Freeze-drying beef is a revolutionary new way of storing this popular protein source. It extends preservation shelf life without sacrificing nutrients, taste or texture, unlike traditional freezing. If you’ve ever frozen meat and found that the taste and texture are changed after several months, you’ll appreciate freeze drying. But the benefits don’t just stop there – freeze-dried beef is incredibly lightweight, the perfect choice for storing over the long haul, planning for backpacking trips, or as part of your emergency food prep. Just read on. How do you actually freeze dry beef? A freeze dryer essentially consists of a chamber that’s cooled below the freezing point of water. Your food is frozen in this hyper-cooled space, after which the moisture gets removed from the product by submersion in a vacuum. The water molecules in the food sublime, turning directly from a solid to a gas. This lack of liquid retention is what makes freeze-dried foods light on the palate and in your backpack. Follow this step-by-step guide for how to freeze-dry beef at home.

The Benefits of Freeze-Drying Beef

Long Shelf Life:

Properly freeze-dried and stored beef can last for years without refrigeration.

Nutritional Preservation:

Most of the nutrition in beef is preserved in the freeze-dried mixture.

Convenience:

Tender, lightweight, compact, freeze-dried beef easily rehydrates for camping trips, long hikes, and emergency food supplies.

Flavour Retention The solids used in the process ‘lock in’ the beef’s flavour so that the beef – after it has been rehydrated – tastes as good as fresh.

Equipment Needed

Like any method of freeze-drying with the intention of preserving food, you need to a freeze dryer to do this in your home. Even if you have a chest freezer, it won’t get you to the vast vacuum required to create sublimation. And while home models are becoming more mainstream, they’re still a serious investment. For anyone looking to seriously preserve food, though, this equipment is a true necessity.

Preparing the Beef for Freeze-Drying

Choose and Prepare the Beef: Choose beef cuts that are as lean as you can, since fat does not freeze-dry well, and can shorten the shelf-life of your beef rolls. Trim away as much as you can, then cut the beef into strips or small cubes, or dice if you want to make something like taco meat or ground beef.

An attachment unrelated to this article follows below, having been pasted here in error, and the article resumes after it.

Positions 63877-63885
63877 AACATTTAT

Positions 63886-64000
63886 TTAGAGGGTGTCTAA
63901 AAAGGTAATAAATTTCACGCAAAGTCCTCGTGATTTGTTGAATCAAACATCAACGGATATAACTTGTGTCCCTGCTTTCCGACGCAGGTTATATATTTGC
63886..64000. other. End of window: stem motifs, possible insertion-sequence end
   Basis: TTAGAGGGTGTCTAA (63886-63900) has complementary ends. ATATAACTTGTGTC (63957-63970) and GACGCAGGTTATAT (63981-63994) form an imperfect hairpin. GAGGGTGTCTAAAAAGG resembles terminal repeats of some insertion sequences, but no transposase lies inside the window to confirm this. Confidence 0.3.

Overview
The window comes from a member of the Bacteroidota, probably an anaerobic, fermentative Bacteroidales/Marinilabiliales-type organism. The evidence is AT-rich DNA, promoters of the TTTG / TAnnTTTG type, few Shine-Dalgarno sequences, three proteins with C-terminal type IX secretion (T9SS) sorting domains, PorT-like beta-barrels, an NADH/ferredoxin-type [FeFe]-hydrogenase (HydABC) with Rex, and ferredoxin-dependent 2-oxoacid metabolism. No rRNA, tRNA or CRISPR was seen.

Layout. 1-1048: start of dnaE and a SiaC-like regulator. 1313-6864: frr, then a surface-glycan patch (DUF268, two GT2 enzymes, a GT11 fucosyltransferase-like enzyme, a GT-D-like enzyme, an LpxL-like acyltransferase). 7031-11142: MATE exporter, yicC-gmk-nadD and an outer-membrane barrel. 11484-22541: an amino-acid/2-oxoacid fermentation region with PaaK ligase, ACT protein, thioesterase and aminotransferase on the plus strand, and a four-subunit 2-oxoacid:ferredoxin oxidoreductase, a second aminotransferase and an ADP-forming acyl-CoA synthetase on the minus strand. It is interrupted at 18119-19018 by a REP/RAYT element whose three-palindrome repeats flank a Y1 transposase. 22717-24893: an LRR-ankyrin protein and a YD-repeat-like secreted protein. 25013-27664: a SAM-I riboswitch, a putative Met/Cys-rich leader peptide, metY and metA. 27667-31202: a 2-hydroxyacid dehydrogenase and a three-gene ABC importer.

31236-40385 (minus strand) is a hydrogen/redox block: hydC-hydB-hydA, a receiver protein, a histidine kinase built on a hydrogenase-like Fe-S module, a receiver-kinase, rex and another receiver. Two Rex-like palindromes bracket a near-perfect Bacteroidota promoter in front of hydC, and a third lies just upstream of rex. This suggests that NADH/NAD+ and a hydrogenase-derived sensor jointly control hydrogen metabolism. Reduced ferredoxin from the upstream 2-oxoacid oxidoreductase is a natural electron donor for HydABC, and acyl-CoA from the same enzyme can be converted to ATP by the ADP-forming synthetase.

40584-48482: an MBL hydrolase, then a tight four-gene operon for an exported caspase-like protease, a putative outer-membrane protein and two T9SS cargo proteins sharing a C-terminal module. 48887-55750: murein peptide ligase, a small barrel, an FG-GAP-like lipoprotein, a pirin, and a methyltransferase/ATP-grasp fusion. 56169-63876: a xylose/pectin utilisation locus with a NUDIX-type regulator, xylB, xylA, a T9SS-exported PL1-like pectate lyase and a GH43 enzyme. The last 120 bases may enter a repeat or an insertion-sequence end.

Cook Beef Before Freeze-Drying:

Freeze drying fruit and vegetables allows you to preserve them in a raw, fresh, just-picked state, but for safety reasons, beef should be cooked before freeze-drying. It can be cooked to your taste, but a completely cooked beef, browned or roasted, is the easiest to rehydrate. Don’t season your meat heavily before exposing it to freeze-drying heat, since flavours are concentrated during the process.

Advance freezing:

Spread the reheated meat on the tray as a flat layer and freeze solid (advance freezing speeds up the freeze-drying process).

Freeze-Drying Process

Loading the Freeze Dryer:

After your beef is properly frozen, you transfer it into the trays for the freeze dryer. Be sure that pieces are not touching so that each food has an equal amount of access to the freeze dryer’s power.

How to Run the Freeze Dryer:

Start your freeze dryer according to the manufacturer’s instructions. Depending on the quantity and thickness of your beef, it should take about 24-48 hours.

Testing for Dryness:

Take a piece of dry to room temperature to test it. It should be dry and leathery. If the beef is moist at all, give it a few more hours in the freeze-drier.

Storing Freeze-Dried Beef

Keep the freeze-dried beef in airtight packages or vacuum-sealed in mylar bags with oxygen absorbers to avoid moisture and air and be able to use it at a later date, or store it in a cool dry dark place to get the best shelf life.

Rehydrating and Using Freeze-Dried Beef

To rehydrate, place in lettuce water for about five minutes. If the water is already hot, this will shorten the rehydration time. The beef will be back to its original texture and ready for use in almost any recipe that calls for cooked beef. Excellent in stews, soups, casseroles and added to other meals as a protein enhancer.

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